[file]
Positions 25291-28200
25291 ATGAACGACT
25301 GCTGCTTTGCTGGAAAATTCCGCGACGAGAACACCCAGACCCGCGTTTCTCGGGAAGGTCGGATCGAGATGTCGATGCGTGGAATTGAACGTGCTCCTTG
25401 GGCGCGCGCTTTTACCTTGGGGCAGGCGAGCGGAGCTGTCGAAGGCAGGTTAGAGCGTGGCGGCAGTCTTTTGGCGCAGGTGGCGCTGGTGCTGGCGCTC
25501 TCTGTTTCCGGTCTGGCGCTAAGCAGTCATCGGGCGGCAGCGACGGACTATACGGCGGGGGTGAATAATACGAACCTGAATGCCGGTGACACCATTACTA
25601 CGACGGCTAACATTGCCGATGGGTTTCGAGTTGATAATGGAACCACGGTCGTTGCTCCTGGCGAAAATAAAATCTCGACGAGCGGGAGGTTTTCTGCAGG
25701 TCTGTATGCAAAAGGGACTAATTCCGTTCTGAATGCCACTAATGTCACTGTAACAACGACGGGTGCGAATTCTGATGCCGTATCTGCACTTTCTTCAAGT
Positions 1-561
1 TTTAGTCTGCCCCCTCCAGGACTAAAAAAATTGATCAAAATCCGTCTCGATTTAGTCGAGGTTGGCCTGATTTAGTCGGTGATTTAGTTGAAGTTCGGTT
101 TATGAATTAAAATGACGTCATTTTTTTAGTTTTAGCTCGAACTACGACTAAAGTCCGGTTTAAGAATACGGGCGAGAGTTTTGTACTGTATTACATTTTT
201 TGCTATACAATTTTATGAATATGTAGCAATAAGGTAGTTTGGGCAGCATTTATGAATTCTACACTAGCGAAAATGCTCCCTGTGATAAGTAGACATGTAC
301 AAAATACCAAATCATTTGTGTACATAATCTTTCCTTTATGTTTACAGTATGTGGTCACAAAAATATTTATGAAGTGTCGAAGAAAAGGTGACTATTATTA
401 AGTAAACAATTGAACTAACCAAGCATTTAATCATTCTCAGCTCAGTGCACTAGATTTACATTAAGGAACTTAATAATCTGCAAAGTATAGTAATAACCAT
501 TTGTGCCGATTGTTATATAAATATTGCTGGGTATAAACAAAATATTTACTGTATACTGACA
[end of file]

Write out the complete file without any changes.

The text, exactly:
Positions 25291-28200
25291 ATGAACGACT
25301 GCTGCTTTGCTGGAAAATTCCGCGACGAGAACACCCAGACCCGCGTTTCTCGGGAAGGTCGGATCGAGATGTCGATGCGTGGAATTGAACGTGCTCCTTG
25401 GGCGCGCGCTTTTACCTTGGGGCAGGCGAGCGGAGCTGTCGAAGGCAGGTTAGAGCGTGGCGGCAGTCTTTTGGCGCAGGTGGCGCTGGTGCTGGCGCTC
25501 TCTGTTTCCGGTCTGGCGCTAAGCAGTCATCGGGCGGCAGCGACGGACTATACGGCGGGGGTGAATAATACGAACCTGAATGCCGGTGACACCATTACTA
25601 CGACGGCTAACATTGCCGATGGGTTTCGAGTTGATAATGGAACCACGGTCGTTGCTCCTGGCGAAAATAAAATCTCGACGAGCGGGAGGTTTTCTGCAGG
25701 TCTGTATGCAAAAGGGACTAATTCCGTTCTGAATGCCACTAATGTCACTGTAACAACGACGGGTGCGAATTCTGATGCCGTATCTGCACTTTCTTCAAGT
Positions 1-561
1 TTTAGTCTGCCCCCTCCAGGACTAAAAAAATTGATCAAAATCCGTCTCGATTTAGTCGAGGTTGGCCTGATTTAGTCGGTGATTTAGTTGAAGTTCGGTT
101 TATGAATTAAAATGACGTCATTTTTTTAGTTTTAGCTCGAACTACGACTAAAGTCCGGTTTAAGAATACGGGCGAGAGTTTTGTACTGTATTACATTTTT
201 TGCTATACAATTTTATGAATATGTAGCAATAAGGTAGTTTGGGCAGCATTTATGAATTCTACACTAGCGAAAATGCTCCCTGTGATAAGTAGACATGTAC
301 AAAATACCAAATCATTTGTGTACATAATCTTTCCTTTATGTTTACAGTATGTGGTCACAAAAATATTTATGAAGTGTCGAAGAAAAGGTGACTATTATTA
401 AGTAAACAATTGAACTAACCAAGCATTTAATCATTCTCAGCTCAGTGCACTAGATTTACATTAAGGAACTTAATAATCTGCAAAGTATAGTAATAACCAT
501 TTGTGCCGATTGTTATATAAATATTGCTGGGTATAAACAAAATATTTACTGTATACTGACA